One evening, Mary came to call on me and we sat on an old table in the back yard to watch the sunset. "Papa came today," she said, "and we've got to go back day after tomorrow."
"Is Mrs. Sennett going to stay here?"
"She said at supper she was. She said this time she really was, because she'd said that last year and came back, but now she means it." I said, "Oh dear," scarcely knowing which side I was on.
"It was awful at supper. I cried and cried."
"Did Theresa cry?"
"Oh, we all cried. Papa cried, too. We always do."
"But don't you think Mrs. Sennett needs a rest?"
"Yes, but I think she'll come, though. Papa told her he'd cry every single night at supper if she didn't, and then we all did."The next day I heard that Mrs. Sennett was going back with them just to "help settle." She came over the following morning to say goodbye, supported by all five children. She was wearing her traveling hat of black satin and black straw, with sequins. High and somber, above her ravaged face, it had quite a Spanish-grandee air.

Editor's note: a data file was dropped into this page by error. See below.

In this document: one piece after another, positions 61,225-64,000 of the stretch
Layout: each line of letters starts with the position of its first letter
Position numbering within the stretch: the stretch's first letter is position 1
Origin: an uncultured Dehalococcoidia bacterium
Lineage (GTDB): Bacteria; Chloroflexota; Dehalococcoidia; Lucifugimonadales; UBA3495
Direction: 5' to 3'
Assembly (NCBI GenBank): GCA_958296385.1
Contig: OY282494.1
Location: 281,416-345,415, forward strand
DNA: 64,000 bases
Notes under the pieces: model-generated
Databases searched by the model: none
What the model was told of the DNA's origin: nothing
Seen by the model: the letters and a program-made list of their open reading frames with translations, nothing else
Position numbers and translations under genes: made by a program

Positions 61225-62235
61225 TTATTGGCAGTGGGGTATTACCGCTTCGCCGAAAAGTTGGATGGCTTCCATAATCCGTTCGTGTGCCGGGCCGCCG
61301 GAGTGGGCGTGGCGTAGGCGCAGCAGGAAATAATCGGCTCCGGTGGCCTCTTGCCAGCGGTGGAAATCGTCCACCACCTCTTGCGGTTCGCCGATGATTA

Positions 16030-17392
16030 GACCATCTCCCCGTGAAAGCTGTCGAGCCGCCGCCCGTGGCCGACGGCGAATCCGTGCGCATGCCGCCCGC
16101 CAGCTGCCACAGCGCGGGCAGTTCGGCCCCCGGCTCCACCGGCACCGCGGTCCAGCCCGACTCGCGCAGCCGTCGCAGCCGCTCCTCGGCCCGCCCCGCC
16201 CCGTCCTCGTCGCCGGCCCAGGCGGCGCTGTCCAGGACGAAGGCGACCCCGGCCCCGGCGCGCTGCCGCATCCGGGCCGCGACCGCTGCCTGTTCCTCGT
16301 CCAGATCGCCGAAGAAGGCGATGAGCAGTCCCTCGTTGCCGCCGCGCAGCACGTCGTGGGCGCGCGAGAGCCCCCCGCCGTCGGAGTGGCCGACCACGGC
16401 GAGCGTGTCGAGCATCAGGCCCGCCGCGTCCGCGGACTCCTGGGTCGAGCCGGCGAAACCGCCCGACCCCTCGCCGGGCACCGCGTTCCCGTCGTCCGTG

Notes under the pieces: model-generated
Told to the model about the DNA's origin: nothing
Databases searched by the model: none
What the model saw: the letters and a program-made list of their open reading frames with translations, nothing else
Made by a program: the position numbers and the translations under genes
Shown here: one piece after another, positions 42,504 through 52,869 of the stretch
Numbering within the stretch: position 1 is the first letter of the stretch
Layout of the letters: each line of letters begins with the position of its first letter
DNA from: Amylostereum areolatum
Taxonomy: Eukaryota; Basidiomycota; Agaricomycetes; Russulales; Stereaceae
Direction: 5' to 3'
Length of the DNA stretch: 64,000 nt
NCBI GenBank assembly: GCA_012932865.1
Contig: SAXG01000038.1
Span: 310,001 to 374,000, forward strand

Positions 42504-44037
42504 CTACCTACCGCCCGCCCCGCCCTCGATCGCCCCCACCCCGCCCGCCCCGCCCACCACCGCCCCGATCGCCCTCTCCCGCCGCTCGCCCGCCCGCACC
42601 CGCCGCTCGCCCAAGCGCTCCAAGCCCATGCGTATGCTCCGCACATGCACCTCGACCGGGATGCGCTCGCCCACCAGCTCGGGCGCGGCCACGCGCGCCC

"This isn't really goodbye, "she said." I'll be back as soon as I get these bad, noisy children off my
hands". But the children hung on to her skirt and tugged at her sleeves, shaking their heads frantically, silently saying, "No! No! No!" to her with their puckered-up mouths.

Practice Questions Level 2: Speed Building - Notes | Study Level-wise Practice Questions for CAT Preparation - CAT

Q. It is reasonable to infer from the passage that Mrs. Sennett asked Are those children making too much noise? because Mrs. Sennett

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Question for Practice Questions Level 2: Speed Building
Try yourself:Directions: The passage below is followed by a question based on its content. Answer the question on the basis of what is stated or implied in the passage.

Passage